Outreach: Community Service
- Published: Thursday, 06 March 2014 16:07
For many, climbing is a passing hobby. For others it can offer a huge support system. At MetalMark in Fresno, climbing is helping to change the lives of local students and keep them in school.
Twice a week, a group of inner-city high school students climbs at MetalMark. Will Haskins, a high school Cross Country coach and teacher with McLane High School, first proposed the Project Reach climbing club in 2011 to the Fresno Unified School District. “McLane High School is an inner city high school where 25% of the student population is in the foster care system and holds the highest density of poverty in the nation”, stated Haskins. “McLane’s graduation and student retention numbers are atrocious.” Haskins added that, “participation in after-school programs and athletics is a determining factor in these students staying in school.” Haskins hoped that a climbing program would help students graduate.
Haskins confronted a number of difficulties when starting the club. After a six month grant approval process from the school district, Haskins faced the hurdle of funding the project. To achieve this goal, Touchstone Climbing partnered with Project Reach and offered a discount on purchasing equipment for the students. Other members of the climbing community supported the project as well. Haskins posted on various climbing websites looking for shoe and chalk bag donations and climbers flooded Project Reach with gear, and within months gear was arriving at MetalMark from all across California.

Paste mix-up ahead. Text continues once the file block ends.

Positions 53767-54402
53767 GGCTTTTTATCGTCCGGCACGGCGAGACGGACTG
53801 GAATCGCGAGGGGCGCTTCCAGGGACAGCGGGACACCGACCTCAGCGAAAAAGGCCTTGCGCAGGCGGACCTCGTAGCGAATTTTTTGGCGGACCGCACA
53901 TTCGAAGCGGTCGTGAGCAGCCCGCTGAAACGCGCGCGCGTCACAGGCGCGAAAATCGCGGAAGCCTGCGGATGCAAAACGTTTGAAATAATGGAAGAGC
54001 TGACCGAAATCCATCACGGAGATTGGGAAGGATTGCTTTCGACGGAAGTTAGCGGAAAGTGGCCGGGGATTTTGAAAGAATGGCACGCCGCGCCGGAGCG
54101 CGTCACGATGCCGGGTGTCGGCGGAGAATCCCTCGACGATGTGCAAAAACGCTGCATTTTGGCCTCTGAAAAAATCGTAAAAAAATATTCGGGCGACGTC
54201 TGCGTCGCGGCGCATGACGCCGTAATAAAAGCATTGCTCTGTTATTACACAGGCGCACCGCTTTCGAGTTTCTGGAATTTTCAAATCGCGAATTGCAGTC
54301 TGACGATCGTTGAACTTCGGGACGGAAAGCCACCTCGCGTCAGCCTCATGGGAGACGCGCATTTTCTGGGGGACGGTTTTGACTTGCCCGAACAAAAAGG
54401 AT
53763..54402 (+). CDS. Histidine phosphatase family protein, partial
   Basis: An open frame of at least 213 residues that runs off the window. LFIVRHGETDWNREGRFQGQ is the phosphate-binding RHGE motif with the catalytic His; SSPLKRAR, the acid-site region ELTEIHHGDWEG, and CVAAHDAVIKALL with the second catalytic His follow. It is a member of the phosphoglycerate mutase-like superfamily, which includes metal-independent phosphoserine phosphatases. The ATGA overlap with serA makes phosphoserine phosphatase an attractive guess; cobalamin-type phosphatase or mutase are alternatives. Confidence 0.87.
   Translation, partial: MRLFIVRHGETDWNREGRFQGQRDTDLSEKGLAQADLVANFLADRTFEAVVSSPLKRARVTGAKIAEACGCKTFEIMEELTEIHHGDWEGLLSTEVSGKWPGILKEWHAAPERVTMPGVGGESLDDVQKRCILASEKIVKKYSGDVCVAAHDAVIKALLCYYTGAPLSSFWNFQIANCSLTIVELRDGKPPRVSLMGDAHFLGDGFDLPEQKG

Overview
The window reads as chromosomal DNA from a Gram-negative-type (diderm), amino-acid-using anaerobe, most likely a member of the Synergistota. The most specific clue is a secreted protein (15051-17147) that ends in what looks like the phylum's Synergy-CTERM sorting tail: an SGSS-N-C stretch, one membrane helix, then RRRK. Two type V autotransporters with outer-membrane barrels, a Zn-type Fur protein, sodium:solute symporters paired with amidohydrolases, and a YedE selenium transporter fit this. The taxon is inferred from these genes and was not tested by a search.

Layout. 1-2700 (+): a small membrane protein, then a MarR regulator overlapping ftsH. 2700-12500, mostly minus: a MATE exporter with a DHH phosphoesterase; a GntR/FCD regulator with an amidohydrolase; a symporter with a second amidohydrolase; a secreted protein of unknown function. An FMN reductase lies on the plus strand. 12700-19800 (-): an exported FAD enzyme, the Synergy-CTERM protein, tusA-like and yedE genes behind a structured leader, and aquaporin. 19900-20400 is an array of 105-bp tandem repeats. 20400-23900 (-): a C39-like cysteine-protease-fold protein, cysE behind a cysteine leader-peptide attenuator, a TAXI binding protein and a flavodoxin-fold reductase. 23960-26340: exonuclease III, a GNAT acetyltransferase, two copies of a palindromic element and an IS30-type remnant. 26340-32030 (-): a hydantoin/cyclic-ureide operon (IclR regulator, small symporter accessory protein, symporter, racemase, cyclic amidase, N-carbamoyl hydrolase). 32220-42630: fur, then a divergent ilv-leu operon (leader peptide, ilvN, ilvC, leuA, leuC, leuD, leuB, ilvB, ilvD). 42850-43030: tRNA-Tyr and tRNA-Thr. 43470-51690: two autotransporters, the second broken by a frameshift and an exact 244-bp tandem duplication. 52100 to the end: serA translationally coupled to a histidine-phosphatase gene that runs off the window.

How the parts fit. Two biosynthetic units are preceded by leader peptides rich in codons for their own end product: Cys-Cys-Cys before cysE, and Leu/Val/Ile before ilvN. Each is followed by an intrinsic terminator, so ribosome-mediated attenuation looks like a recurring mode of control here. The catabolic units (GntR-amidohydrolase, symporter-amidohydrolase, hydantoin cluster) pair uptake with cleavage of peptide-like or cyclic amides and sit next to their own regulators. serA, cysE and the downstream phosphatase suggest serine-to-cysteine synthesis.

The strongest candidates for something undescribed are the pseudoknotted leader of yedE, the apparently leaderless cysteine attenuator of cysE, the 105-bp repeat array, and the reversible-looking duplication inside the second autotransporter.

“Many of these students are from all ethnic backgrounds, all grade levels, all athletic abilities, and many of them are feeling hope and success for the first time in their lives,” said Haskins. A student approached Haskins and said, “Rock climbing is the first thing I’ve ever been excited about.” Haskins knew he was on to something big after more students approached him. “This is my first year rock climbing, and it has really changed me. I have learned that even though a route is really hard, I shouldn't give up,” said Project Reach student Alexis. “When life gets hard, don't give up. MetalMark is a positive place to hang out, and the rock climbing staff inspires me.”
“I had broken my arm, and rock climbing helped me recover. Also at that time I was having problems at home and it helped my life feel better,” said Tshaaj, a Project Reach student. “Not only did it help me physically, it also helped me mentally. I feel like rock climbing has helped me a lot.”
Haskins feels that along with the strong relationships he is building with his students, the climbing club also resulted in students staying in school, passing classes, building friendships with other climbers, and essentially building a positive community in which they feel safe.
Haskins and the other teachers at McLane High are excited about the rock climbing club. When they see a student needing extra help, not doing well in school, or how would benefit from an extracurricular activity, they know they can send them to Project Reach.